Document Type: 
Document Number (FOIA) /ESDN (CREST): 
Release Decision: 
Original Classification: 
Document Page Count: 
Document Creation Date: 
December 20, 2016
Document Release Date: 
April 18, 2006
Sequence Number: 
Case Number: 
Publication Date: 
May 16, 1969
Content Type: 
PDF icon CIA-RDP79-00927A007100020002-2.pdf1.02 MB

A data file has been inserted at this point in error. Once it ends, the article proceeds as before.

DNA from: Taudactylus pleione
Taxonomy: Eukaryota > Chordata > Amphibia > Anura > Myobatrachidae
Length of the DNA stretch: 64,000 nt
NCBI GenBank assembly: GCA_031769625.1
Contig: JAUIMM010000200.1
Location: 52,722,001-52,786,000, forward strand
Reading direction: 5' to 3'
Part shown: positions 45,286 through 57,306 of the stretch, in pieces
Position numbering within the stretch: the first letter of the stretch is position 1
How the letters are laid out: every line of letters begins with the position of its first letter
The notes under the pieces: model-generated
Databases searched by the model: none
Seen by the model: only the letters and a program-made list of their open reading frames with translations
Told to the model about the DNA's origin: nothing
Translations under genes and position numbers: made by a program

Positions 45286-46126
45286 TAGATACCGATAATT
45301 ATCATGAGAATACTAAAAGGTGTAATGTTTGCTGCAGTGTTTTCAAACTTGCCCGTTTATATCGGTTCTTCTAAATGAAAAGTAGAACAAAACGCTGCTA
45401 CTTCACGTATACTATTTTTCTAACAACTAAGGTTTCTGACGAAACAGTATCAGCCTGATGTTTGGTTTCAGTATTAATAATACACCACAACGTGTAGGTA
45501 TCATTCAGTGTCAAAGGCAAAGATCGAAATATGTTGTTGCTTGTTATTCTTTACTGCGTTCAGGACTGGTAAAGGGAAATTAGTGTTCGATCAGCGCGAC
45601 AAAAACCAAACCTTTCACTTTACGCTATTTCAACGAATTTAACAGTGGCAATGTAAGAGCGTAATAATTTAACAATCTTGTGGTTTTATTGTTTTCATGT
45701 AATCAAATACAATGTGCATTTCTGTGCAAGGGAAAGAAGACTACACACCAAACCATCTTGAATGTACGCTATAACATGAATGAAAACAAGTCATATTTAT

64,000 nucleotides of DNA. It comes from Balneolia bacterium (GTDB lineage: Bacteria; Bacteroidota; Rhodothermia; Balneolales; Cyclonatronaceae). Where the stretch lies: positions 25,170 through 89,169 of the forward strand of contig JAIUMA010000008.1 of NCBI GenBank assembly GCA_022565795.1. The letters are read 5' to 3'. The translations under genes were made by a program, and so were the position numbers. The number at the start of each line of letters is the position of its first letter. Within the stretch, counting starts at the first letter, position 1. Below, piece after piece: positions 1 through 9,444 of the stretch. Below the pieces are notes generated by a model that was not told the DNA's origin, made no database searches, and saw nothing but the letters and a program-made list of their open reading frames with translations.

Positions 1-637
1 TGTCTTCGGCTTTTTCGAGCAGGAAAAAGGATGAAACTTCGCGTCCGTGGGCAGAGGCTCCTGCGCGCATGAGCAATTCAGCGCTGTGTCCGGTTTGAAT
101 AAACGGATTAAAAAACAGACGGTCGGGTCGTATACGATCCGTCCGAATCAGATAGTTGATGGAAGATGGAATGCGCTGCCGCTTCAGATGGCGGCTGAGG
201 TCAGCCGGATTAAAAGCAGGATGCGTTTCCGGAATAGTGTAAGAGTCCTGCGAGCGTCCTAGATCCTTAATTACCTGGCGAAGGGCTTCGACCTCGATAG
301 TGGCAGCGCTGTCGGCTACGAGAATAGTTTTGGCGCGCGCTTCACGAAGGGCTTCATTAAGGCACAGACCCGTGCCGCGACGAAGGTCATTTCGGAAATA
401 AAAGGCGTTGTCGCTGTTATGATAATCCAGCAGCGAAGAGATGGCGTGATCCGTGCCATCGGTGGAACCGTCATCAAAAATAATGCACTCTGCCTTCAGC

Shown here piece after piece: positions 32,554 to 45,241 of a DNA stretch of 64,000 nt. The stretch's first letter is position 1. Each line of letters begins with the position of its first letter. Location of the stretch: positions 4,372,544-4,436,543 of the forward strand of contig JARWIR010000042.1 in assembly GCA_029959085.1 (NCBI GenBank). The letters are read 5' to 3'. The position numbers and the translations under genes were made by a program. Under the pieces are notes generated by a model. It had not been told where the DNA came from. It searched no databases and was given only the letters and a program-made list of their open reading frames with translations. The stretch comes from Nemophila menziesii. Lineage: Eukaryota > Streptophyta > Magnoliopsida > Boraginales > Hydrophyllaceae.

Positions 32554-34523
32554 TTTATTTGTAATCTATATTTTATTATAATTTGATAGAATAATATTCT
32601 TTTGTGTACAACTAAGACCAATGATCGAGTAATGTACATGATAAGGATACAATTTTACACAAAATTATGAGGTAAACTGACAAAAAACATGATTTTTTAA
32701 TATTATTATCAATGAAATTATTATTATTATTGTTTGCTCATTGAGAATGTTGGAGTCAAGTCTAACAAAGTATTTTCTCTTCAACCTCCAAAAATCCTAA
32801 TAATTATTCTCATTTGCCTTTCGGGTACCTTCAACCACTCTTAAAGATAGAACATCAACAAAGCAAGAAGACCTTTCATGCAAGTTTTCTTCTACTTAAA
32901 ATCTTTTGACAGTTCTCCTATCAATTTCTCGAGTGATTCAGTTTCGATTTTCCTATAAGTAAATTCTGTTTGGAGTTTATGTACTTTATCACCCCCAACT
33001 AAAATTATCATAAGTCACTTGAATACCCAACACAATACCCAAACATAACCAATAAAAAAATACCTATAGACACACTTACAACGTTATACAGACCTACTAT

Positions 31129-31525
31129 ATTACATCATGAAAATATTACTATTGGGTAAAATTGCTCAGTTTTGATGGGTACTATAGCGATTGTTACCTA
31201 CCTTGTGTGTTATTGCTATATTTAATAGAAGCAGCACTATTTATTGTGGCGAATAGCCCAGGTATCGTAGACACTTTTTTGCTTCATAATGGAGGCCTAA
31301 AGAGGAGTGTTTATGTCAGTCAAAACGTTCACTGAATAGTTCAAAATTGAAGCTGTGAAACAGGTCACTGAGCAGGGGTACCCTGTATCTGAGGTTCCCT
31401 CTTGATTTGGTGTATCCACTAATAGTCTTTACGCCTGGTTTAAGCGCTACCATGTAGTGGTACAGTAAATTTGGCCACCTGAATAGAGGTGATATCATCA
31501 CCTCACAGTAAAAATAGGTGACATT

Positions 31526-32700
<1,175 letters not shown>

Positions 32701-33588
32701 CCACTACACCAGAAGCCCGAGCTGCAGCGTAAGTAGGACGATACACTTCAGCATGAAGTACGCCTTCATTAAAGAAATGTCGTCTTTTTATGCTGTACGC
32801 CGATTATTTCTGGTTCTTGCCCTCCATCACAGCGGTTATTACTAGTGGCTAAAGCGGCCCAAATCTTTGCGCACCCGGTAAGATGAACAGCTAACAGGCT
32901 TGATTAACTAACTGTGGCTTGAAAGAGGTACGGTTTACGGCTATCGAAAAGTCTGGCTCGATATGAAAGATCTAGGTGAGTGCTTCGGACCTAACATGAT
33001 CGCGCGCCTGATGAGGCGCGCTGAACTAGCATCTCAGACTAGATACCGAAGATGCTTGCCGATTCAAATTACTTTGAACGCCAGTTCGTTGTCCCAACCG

Approved For Release 2006/05/24: CIA-RDP79-00927A007100pmt D DIRECTORATE OF INTELLIGENCE WEEKLY SUMMARY Special Report The First Three Years of the "Argentine Revolution" MORI DOCUMENT - Text of pub was RIFPUB Secret Ne 45 16 May 1969 No. 0370/69A Approved For Release 2006/05/24: CIA-RDP79-00927AO07100020002-2 25X1 Approved For Release 2006/05/24: CIA-RDP79-00927AO07100020002-2 Approved For Release 2006/05/24: CIA-RDP79-00927AO07100020002-2 Approved For Release 2006__1?AR tRDP79-00927A007100020002-2 W FIRST THREE YEARS OF THE "ARGENTINE REVOLUTION" The Arge tine mi litany .coup of June 1966 launched what has become satin America`s mo t succ sful;current experiment in authoritarian, modernizing government, The Ot ga is adi inistr-ation, palthou9h probably not "popular," does retain public acceptance and respect. l Visas brought a halt to the political chaos that had become the rule in Argentina during the dei ode=full wi g_Jua Peron's fall Its economic accomplishments in cutting down inflation ni promoting national growth have been little short of dramatic. "f hp government now is moving to tackle some of the country's difficult social problems. Its-suc s or failure will have a long-range impact well beyond Argentine borders. Already, the "Argentine example" is being cited elsewhere in Latin America as an idealized model of 11 what earl b ,a mpl shed when a united military establishment seizes national leadership, ri s abt e th7e partisanshand conflicting group interests of the past, and launches a national "revs lution.~t , BACKGROUND Upon assuming the presidency following a military coup in June 1966, retired Lt. General Juan Carlos Ongania committed his administra- tion to a transformation of the country known as the "Argentine Revolution." The "Revolution" was to be accomplished in three stages-the first would concentrate on stabilizing the economy and attaining steady growth; the second would attack the country's pressing social problems; and the final stage would deal with the construction of a political system that would ensure genuine representation for all Argentines. On 28 March 1969, as his administration neared the end of its third year, Ongania delivered a three-hour speech to government officials de- scribing the accomplishments and future goals of the "Argentine Revolution." The President de- clared that the three key elements of the Special Report 1 - 16 May 1969 Approved For Release 2006/43k DP79-00927A007100020002-2 Approved For Release 2006/05t P79-00927A007100020002-2 "Revolution" are: solidarity, as a basic spiritual search for the dignity of man; integration, as the synthesis of all policies; and participation, as the strategy that will ensure that decisions reflect the interests of all concerned, not just a minority. Ongania said that much remained to be done in the economic area, but the time had come to deal with urgent social problems. He listed 120 proj- ects to be undertaken during this stage. Ongania has said that the use of the term "ten years" to define his term of office is in fact symbolic of the fact that the "Argentine Revolu- tion" is a long-term process, not one of one, two, three, or even five years. Thus, the political phase appears to be still in the distant future. Ongania has promised that when it finally does come, Argentina will achieve what he described as a "real democracy." THE ECONOMIC PHASE The first, or economic, stage of President Ongania's program for restructuring Argentina has met with considerable success. The initial phase of the economic program, begun in early 1967 under the leadership of Minister of Economy Krieger Vasena, emphasized the attainment of financial stability. Stabilization measures included a "voluntary" price control program, a freeze on wages until the end of 1968, and a reduction of the government budget deficit by holding current spending fairly stable while increasing revenues. As a result, the annual increase in the cost of living was cut from 30 percent in 1966 to less than 10 percent in 1968. The government plans to hold the increase in 1969 to 5 percent or less. The possiblity of a recession inherent in these strong stabilization measures was avoided in 1967 by a variety of growth inducements such as tax and credit preferences for investment and new credit arrangements for consumer durables. These measures, combined with a relatively good crop Special Report -2 - year and a healthy export trade, allowed a gross domestic product growth rate of 1.9 percent in 1967 compared with one of only 0.5 percent the previous year. In 1968, export earnings were re- duced by weather conditions and protective meas- ures adopted by countries that constitute Argen- tina's most important markets. Because of an inflow of foreign investment and extensive public works programs, however, the growth rate reached 4.8 percent. These public works programs were financed in large part by sales of government bonds in foreign and domestic markets-the first such sales in over 20' years. The growth rate in 1969 probably will exceed 6 percent. Since the devaluation in March 1967, the peso has remained stable at 350 to the dollar. A healthy though declining trade surplus combined with. large capital inflows (including returning flight capital) has raised gross foreign exchange reserves to more than $800 million-the highest level in two decades. 16 May 1969 Approved For Release 2006/05/24: CIA-RDP79-00927A007100020002-2 SECRET Approved For Release 20 President Ongania has promised that the full energy of his government will be focused this year on improving the efficiency of the state enter- prises and cutting the substantial number of ex- cess employees. Stimulation and diversification of exports also requires attention. Much remains to be done, but the economic phase has already achieved a success that few would have predicted in 1966. FOCUS ON SOCIAL PROBLEMS Although the economic phase is still of para- mount importance, some beginnings have been made on the second or social phase of the "Revo- lution." The government has initiated a policy designed to raise real wages without jeopardizing the goals of the stabilization program. Although the rate of inflation dropped sharply in 1968, real wages also fell by an estimated 2.5 percent in that year. In early 1969 the government authorized a general wage adjustment effective for the entire year. For the private sector this amounted to an 8 percent increase plus higher allowances for de- pendents, bringing the total increase for the aver- age worker with two children to about 12 per- cent. Personnel of the several state enterprises also were covered under this program. For both groups, these wage increases are to be financed through increases in productivity and are not to result in higher prices. Government employees, including the underpaid teachers, military and police forces, received a raise averaging 20 to 25 percent. The governmental pay raise is the first stage of a five-year program designed to make government pay scales competitive with those of private in- dustry. At the end of five years these pay scales are to be roughly equal in real terms to those that prevailed before 1943. All raises are to be financed by economies in other parts of the ministries' budgets. Special Report One of the government's most important social programs will focus on alleviating the housing shortage, currently estimated at 2.3 mil- lion units. Authorities have already begun work on eradicating the slums that are found in many cities, and there are plans for the construction of low-cost permanent housing for the persons who are displaced by the renewal projects. The administration appears to be entering the social phase of its program with an appropri- ate degree of caution. It nevertheless may encoun- ter difficulties in assuring that the new wage scales and the costs of even the limited social programs now under consideration do not result in a resurgence of inflationary pressures. The year ahead will be an important testing ground of its ability to pick its way through the sometime conflicting goals on the road to economic pro- gress and social improvement. POLITICS-"LIBERALS" AND "NATIONALISTS" The Ongania government has closely adhered to its ban on activity by political parties, which were dissolved shortly after the coup, and has moved swiftly to discourage any gatherings that could be considered to have a political character. Although members of some of the former parties have attempted to put together an opposition force, they have had little success. With the par- ties largely neutralized, politics is limited to a contest for dominance between supporters of two conflicting ideologies within the administration. Thus far Ongania has carefully maintained a bal- ance between the two main factions. One group encompasses the "liberals," who are in fact conservative in outlook. They are pri- marily the industrialists, landowners, bankers, publishers, and economic technicians like Krieger Vasena. Their general tenets are free enterprise, 16 May 1969 Approved For Release 200&FA-RDP79-00927A007100020002-2 Approved For Release 2006/05/41 CjRR-X79-00927A007100020002-2 stabilization of the economy, paternalism but not permissiveness toward labor, and an eventual- though perhaps distant--return to some form of democracy. The other sector comprises the "national- ists," who tend to be less single-minded than the "liberals," but who generally share a belief that democratic capitalism has been tried and has failed in Argentina. Some of them probably would like to see the creation of a type of corpor- ate state, characterized by extensive government direction of the economy and by a political sys- tem involving representation through councils of workers, employers, and other sectors rather than through political parties. The "nationalists" are represented by key civilians such as Interior Min- ister Borda and Secretary of Government Diaz Colodrero, and retired military men including Generals Villegas (secretary-general of the Na- tional Security Council), Senorans (chief of the Secretariat of State Information), and Repetto (secretary-general of the Presidency). At least some of the "nationalists" are con- vinced that the government cannot undertake the social-and eventually the political-stages of the "Revolution" without some base of support out- side the military. They see a potential base in the organized labor movement, which has acted as a powerful opposition force to every government since the overthrow of Juan Peron in 1955. GOVERNMENT RELATIONS WITH LABOR The main responsibility for handling the administration's attempts to win labor sup- port-or at least cooperation-has been given to Labor Secretary San Sebastian. He has effectively used techniques such as securing audiences with Ongania for selected labor leaders to increase steadily the number of union heads willing to collaborate to some degree with the government in the hope of gaining special benefits. Approxi- Special Report mately 47 leaders of the "collaborationist" bloc attended the most recent session with the Presi- dent, held last January. Administration officials have also had public and private contacts with some leaders of unions in the second-and I~argest-bloc, who are willing to carry on an unofficial "dialogue" with the government on economic issues, but almost cer- tainly would not accept a government attempt to get control of organized labor. The influence of a third small group of unions whose chiefs reso- lutely oppose the government and its policies, and who accuse the leaders of the other blocs of "selling out" to the administration, appears to have declined sharply in recent months. Numer- ous other unions have not publicly adopted any position in relation to the government. The lines between the various blocs are not rigidly drawn; there appears to have been measur- able movement away from total opposition to the government toward a willingness to see what it has to offer. Within the individual unions there are also frequently very difficult currents of thought on how to deal with the government. The administration has not hesitated to use a heavy hand to bring back into line the few unions that have attempted to challenge it openly by violating the virtual ban on strikes. A strike by Buenos Aires port workers in December 1966 ended with the government taking over adminis- tration of the union and the union's chief spend- ing two years in prison for allegedly urging for- eign dock workers', to demonstrate solidarity with their Argentine colleagues by refusing to unload Argentine ships. The government terminated a strike at the state;-owned oil refinery at La Plata in late 1968 by taking over control of the local union and firing about 1,700 workers who re- fused to return to their jobs. Operation of the refinery has continued satisfactorily without 16 May 1969 Approved For Release 2006/05/24: 3g,00927A007100020002-2 Approved For Release ra6~- 79-00927A007100020002-2 replacement of the dismissed workers. The trade union status of several other major unions has also been suspended because of their participation in illegal strikes. The government appears determined to use persuasion, and force where needed, to bring to- gether the various labor factions into a single General Labor Confederation (CGT), which has existed on paper since the Peron era, but has never been a united central labor organization. The government has taken some preliminary steps toward this goal by verifying the membership of the unions, checking their financial status, and determining which labor leaders would be most likely to cooperate with the government's eco- nomic and social policies. The press frequently has speculated that this year the administration may call for simultaneous elections of new officers in all the nation's unions and manipulate the results where necessary to assure the election of candidates not strongly opposed to the government. This tactic would almost certainly meet firm opposition from many powerful and ambitious union chiefs, who have built up substantial support within their own organizations. A number of these men also are important figures in the Peronist political movement. Probably pre-eminent among them is Au- gusto Vandor, head of the wealthy metal- workers' union, who reportedly is Onga- nia's main target for removal. While the gov- Labor Leader Augusto Vandor ernment has been Special Report working to secure the cooperation of labor through individual union leaders, some adminis- tration officials-almost exclusively from the "na- tionalist" sector-have attempted to secure labor's support through numerous political contacts with emissaries of Peron. They hope to convince the exiled dictator to use his still powerful influence with the masses to get them to cooperate with the Ongania government. At the same time, Peron appears to be attempting once again to unite his supporters from all the labor factions into a single Peronist bloc-possibly headed by Vandor-which would give him a major advantage in his negotia- tions with the government. In view of the strong anti-Peronist sentiment that exists in the upper military levels even 14 years after his overthrow, it is difficult to conceive of any benefits the administration could offer the politically astute Peron in exchange for his backing or even neutral- ity, or what attitude his enemies in the military would take toward such an offer. Many "liberals" are very skeptical about the government's plans to consolidate labor and about its contacts with Peronists. They doubt that the government could control the restruc- tured CGT, and suspect that a united labor move- ment-even an ostensibly "friendly" one-could prove to be a greater challenge to the government than the present divided one. Insistence by "lib- erals" on the need for continued government austerity also conflicts with the "nationalists" view that the administration should use assets such as its welfare program funds and its author- ity to grant wage increases to obtain labor sup- port. The recent resignations of some members of the economic team in the cabinet appear to be a symptom of these tensions within the admin- istration. MILITARY SUPPORT OF THE GOVERNMENT Although Ongania has insisted that his administration is not a dictatorship, the armed 5 - 16 May 1969 Approved For Release 2006/0(p DP79-00927A007100020002-2 Approved For Release 2006/05/245]MJ'9-00927A007100020002-2 Army Commander-in-Chief Alejandro Lanusse forces unquestionably are its principal base of support. He recognizes that a serious loss of con- fdence on their part could result in his removal. Ongania has successfully weathered at least two difficult situations involving the replacement of top military officers, and his handling of these problems probably strengthened his standing with the armed forces. Although military approval for the President's policies is not universal-particu- larly for those involving the delicate Peronist is- sue-most officers acknowledge Ongania's author- ity and honesty. The recent substantial military salary in- crease, which was accompanied by a rise in other benefits, will probably do much to alleviate the armed forces main complaint. There had been serious concern at high levels about the large number of capable officers who were leaving to enter private business because of their difficult economic situations. The government has also gained military sup- port by authorizing the purchase of new equip- Special Report -6 ment to replace some of its obsolete and inef- ficient arms. Much of the equipment has been obtained in Europe because comparable items are not obtainable from the United States, or because European suppliers offer more favorable terms. The army has acquired-among other items-60 Italian 105-mm. howitzers, 60 AMX-13 light tanks and 24 AMX 1 15-mm. self-propelled howit- zers from France, and 60 Swiss armored cars. The navy's $83 million modernization program in- cludes the purchase' of a Dutch aircraft carrier of World War II vintage; six minesweepers from the UK, and six jet fighters from Italy. Other con- tracts probably have been signed for two sub- marines from West: Germany and for one or two destroyer escorts equipped with surface-to-air missiles from the IUK.. The air force is scheduled to receive this year the remaining 25 of the 50 US A-4B jet fighters purchased in 1966. Twelve re- conditioned Canberra jet bombers are being obtained from the ,UK. Recent reports indicate that the air force signed a contract last November for 14 French Mira e III supersonic aircraft, and the purchase is awaiing Ongania's approval. A substantial part of this material will be assembled in Argentina. Eventual domestic pro- duction of most types of equipment is planned. The Argentine military hopes during the next decade to become a major supplier of arms to other Latin American armed forces. The majority of officers, especially those at upper levels, are stilll; strongly anti-Peronist. Army commander in chief Lt. General Lanusse and several other top officers recall with bitterness that they spent the last four years of Peron's rule in prison for their part in an attempt to over- throw him. They reportedly doubt the wisdom of the administration's', public and secret contacts with Peronists, but have refrained from publi- cizing their views. They apparently did not op- pose the government's recent decision to permit ten Peronist officers who had been expelled from 16 May 1969 Approved For Release 2006/05/ ~6IQ J '79-00927A007100020002-2 Approved For Release 2$ ~d TCIA-RDP79-00927A007100020002-2 the services to wear the uniform again and to collect pensions. However, as the government pur- sues its plan to integrate the Peronists into the future political framework, the hostility of these officers may well rise sharply. INEFFECTIVENESS OF THE LEFT The leftist extremist groups in Argentina are weak and disorganized, and do not appear to be capable of presenting any serious threat to the government. The Argentine Communist Party's membership has fallen from a high of 90,000 to less than 50,000, of whom 10-12,000 are active cadre. The Communists traditionally have had an important influence in the Argentine University Federation, but since the Ongania government's major reduction of the political role of students and the removal of suspected leftists from facul- ties in 1966, there has been a decline in the party's activities in this area. In late 1967 a group of younger party members calling themselves the Communist Party - National Committee for Revolutionary Recovery broke from the party primarily because of the rigidity and lack of imag- ination of its old-line leadership. The Communists have long tried to form alliances with the Peronists, but they have found sympathy only among the fringe extremists of the movement. At the 13th party congress, held in April 1969, the Communists' frustration at their lack of success in winning Peronist adherents re- sulted in the adoption of a resolution to "make a complete break with Peronism and to initiate an all-out campaign to nullify the influence of Peron- ism throughout the country." It is doubtful that the resolution will be implemented. MILITARY AND SECURITY OFFICIALS Government forces rapidly swept up small groups of would-be guerrillas in Tucuman Prov- ince in late 1968 and in Jujuy Province in Febru- ary 1969. Military and security officials are con- cerned about a series of terrorist attacks and Special Report attempts to steal arms that have occurred since I April. The incidents have taken place at widely scattered locations, including military posts. They may be the work of one or several local groups, possibly collaborating with members of Uru- guayan extremist groups such as the Tupamaros. Security forces have rounded up militant Peron- ists and leftist extremists, and have detained a few antiadministration retired military officers, in- cluding perennial coup plotters Generals Candido Lopez and Rauch, but there is not any firm evidence that these persons were in fact responsi- ble for the attacks. INCREASING FERMENT IN THE CHURCH The Catholic Church in Argentina has long been characterized by its conservatism and its ability-with some brief exceptions-to accom- modate itself to the government in power. The hierarchy generally has not spoken out on social issues so long as these did not directly affect the Church. Clergymen such as Bishops Jeronimo Podesta and Alberto Devoto, who for many years have decried the conditions of the rural and urban masses, have been the exception. During the last year, however, a growing sector within the Church has begun to advocate reform and innovation, although conservatives, such as Argentine primate Antonio Cardinal Caggiano, still hold great power. Most of the progressives appear to belong to a loose organiza- tion called the "Movement of Priests of the Third World." The Conference of Argentine Bishops was obliged to recess last December when it could not reach a consensus on implementation of the social reform recommendations of the Latin American Bishops' Conference at Medellin, Colombia in September. The Argentine bishops met again in April to deal with the Medellin document, and the differences between the conservatives and 7 - 16 May 1969 Approved For Release 200?f A-RDP79-00927A007100020002-2 F_ I Approved For Release 2006/05/24: CJ J R7 ''Q0927A007100020002-2 liberals received wide press attention. The final document of the conference, which calls for the "liberation" of peoples from economic, social, and political oppression, and urges that priests be given a greater role in managing church affairs, suggests that the progressives' views may have prevailed. The most spectacular incident of discontent among a significant minority of clergy occurred last March with the resignation of 30 priests in the archdiocese of Rosario over serious difference with their Archbishop. The priests charged that Archbishop Guillermo Bolatti was indifferent to the area's social problems and had refused to initiate a dialogue with them about these matters. The prelate had taken several actions diametri- cally opposed to the priests' liberal views, such as refusing to permit worker-priests in his diocese, placing persons who shared his conservative views in charge of groups such as Catholic Ac- tion Youth, taking disciplinary action against priests who in- troduced procedural innovations in their lower class parishes, and expelling two for- eign-born priests for insubordination. Guillermo Bolatti A series of incidents heightened the differ- ences between the Archbishop and the priests, with clergymen and lay church groups in Rosario and other areas taking one side or the other. At least 300 Argentine priests reportedly have an- nounced their support of the liberal group. On 25 March the Archbishop left for Buenos Aires and Special Report - 8 went on to Rome to seek an audience with Pope Paul VI. The Rosario priests then sent the Pope a telegram defending their views and requesting a canon trial to absolve them of conservatives' charges that they were attempting to tear down the hierarchical structure of the Church. The degree of freedom with which individual clergymen may speak out on issues not directly concerned with religious matters has become a major issue in the progressive-conservative fer- ment. In January 1969, Buenos Aires Archbishop Juan Carlos Aramburu instructed priests in his jurisdiction not to make public statements or take part in public gatherings of an economic, social., or political nature without prior authorization. He noted that while the clergy should encourage lay persons to participate actively in seeking pro- gress in the economic, social, and political fields, they should not lead such movements nor suggest solutions. Cardinal Caggiano's recent Holy Thurs- day address contained a pointed warning that certain religious sectors were becoming overly concerned with man-oriented religion at the ex- pense of God-oriented faith. Some clergymen have gone beyond criticism of the Church in their efforts to attack social and economic conditions in certain parts of the coun- try. Last December, priests in several cities took part in a Christmas Eve protest movement against the continued existence of "misery and inequal- ity," and led hunger strikes instead of celebrating the traditional Christmas mass. Some denounced the social and economic policies of the govern- ment as bearing most heavily on those least able to afford it. In April, priests took part in demonstrations in depressed areas of Tucuman and Santa Fe provinces, where the closing of sugar mills for financial reasons had left large numbers of work- ers without jobs. Police used tear gas to break up 16 May 1969 Approved For Release 2006/05/24: CIA-RDP79-00927A007100020002-2 SECRET Approved For Release - P79-00927A007100020002-2 the demonstrations and arrested the priests in both places. The Archbishop of Santa Fe then issued a declaration that expressing solidarity with those concerned with the problems of the community is no crime. Some priests have also taken the workers' side in a prolonged strike at a major printing plant in Buenos Aires. PROSPECTS The next few years of the "Argentine Revo- lution" will see a continuation of Ongania's pro- gram of economic planning closely combined with social engineering. Political activity will re- volve largely around differences within the gov- ernment on emphasis and priorities. Most deci- sions will continue to be made by the central government; although Ongania has stressed that the administration is determined to hand over many of its responsibilities to the provinces, this appears to be a distant prospect. Both "liberals" and "nationalists" are care- fully watching a project in Cordoba Province that may serve as a model for the type of community participation in government envisioned by Onga- nia. Governor Carlos Caballero has formed a council representing management, labor and other sectors to assist him in a strictly advisory capac- ity. Some groups in Cordoba refused to take part in the council because they believed it was only a facade of "community participation," and that it was a dangerous first step toward a corporate state; this view is probably shared by most "liberals." The effort to secure the collaboration of organized labor in the social phase will perhaps be the greatest test to date of the government's strength and diplomacy. Ongania reportedly is convinced that labor must give up its political role, and that this may require the "sacrifice" of a generation of union leaders who attained their high posts by successfully combining labor efforts Special Report - 9 and politics. The personal popularity of Peron among the masses will continue to be a factor that the government cannot afford to ignore, and it must also take into account the danger that frequent official contacts with him may stimulate the hostility of anti-Peronist military men such as Lt. Gen. Lanusse whose support the administra- tion needs. Perhaps Ongania's most ambitious economic and social project will be the development of the area south of the 42nd parallel known as Patagonia. For a week in early April, Ongania moved the seat of government to Patagonia in order to draw national attention to the region's needs and to spur its development. This vast area, comprising about one-fourth of the national terri- tory, has only about two percent of the country's total population. Probably only a bare majority of the inhabitants are Argentines; the remainder have come from neighboring countries-princi- pally Chile-because of the higher wages paid in Argentina. The strategic implications of this fact have long concerned the Argentine military and civilian authorities. In 1969 a Joint Southern Command was created to plan and coordinate major air-sea- land maneuvers to be held in Patagonia in Octo- ber. The press has suggested that this unique new structure may also coordinate civic action proj- ects there. Ongania has assigned high priority to accelerated development of the coal and iron mines and the establishment of other industries; the construction of airports and highways; the expansion of telephone, radio, and television facilities; and the attraction of new residents. The key project for the region, and one of the largest ever to be undertaken in Argentina, is the con- struction of the giant El Chocon-Cerros Colorados hydroelectric project. A World Bank loan of $82 million will finance part of the cost of the project. 16 May 1969 Approved For Release 2 r/fl /CIA-RDP79-00927A007100020002-2 Approved For Release 2006/05/245 J& 9-00927A007100020002-2 As a part of the over-all modernization pro- gram, the government is particularly interested in expanding its international contacts in science and technology. In 1968 it created the National Science and Technology Council, one of whose responsibilities will be to advise the government on and coordinate dealings with foreign countries in this area. In March Argentina signed a joint agreement for scientific cooperation with West Germany that might serve as a model for agree- ments with other nations. The West German Siemens firm is constructing Argentina's first nu- clear power plant at Atucha, about 60 miles northwest of Buenos Aires. Its desire to be free to develop nuclear energy research for peaceful pur- poses has led Argentina to question the wisdom of the Nuclear Non-Proliferation Treaty, and by implication, the motives of its advocates. In the absence of effective action by the former political parties, it is possible that progres- sive elements within the Church may take the lead in pressing the government for faster action in the social area. At times this concern may lead to conflicts with the civil authorities, particularly where the government for economic reasons dis- misses employees or closes down inefficient state or private enterprises, as occurred in Tucuman and Santa Fe provinces. The issue of state-church relations is complicated by the strong Catholic 10 - Special Report _10- orientation of Ongania and many of his close orientation collaborators. If the "Argentine Revolution" continues to progress, the government will probably dedicate more of its attention to foreign affairs. Argentina has long aspired to a position of leadership in the "southern cone" of South America, and Ongania has stated that the internal turmoil currently plaguing its traditional rival, Brazil, gives his coun- try an exceptional opportunity to increase its international standing. The Ongania administration's relations with the United States have improved substantially since 1966. While recognizing Argentina's special relationship with the US, Foreign Minister Costa Mendez declared in March 1969 that his country is subject to no one's "sphere of influence" and is determined to preserve its freedom of political action and economic independence. The minister said that Argentina intended to strengthen its traditional ties with Europe in order to work for the promotion of a "multipolar international community." Costa Mendez stressed Argentina's willingness to trade with all nations, including those of the Communist bloc. Incidents such as Argentina's seizure of Soviet fishing boats opera- ting within its territorial waters, however, have caused some deterioration in relations with the USSR. 16 May 1969 Approved For Release 2006/05/24: Cl ftv'RIf 9ecr vgd For Release 2006/05/24: CIA-RDP79-00927AO07100020002-2 Secret Approved For Release 2006/05/24: CIA-RDP79-00927AO07100020002-2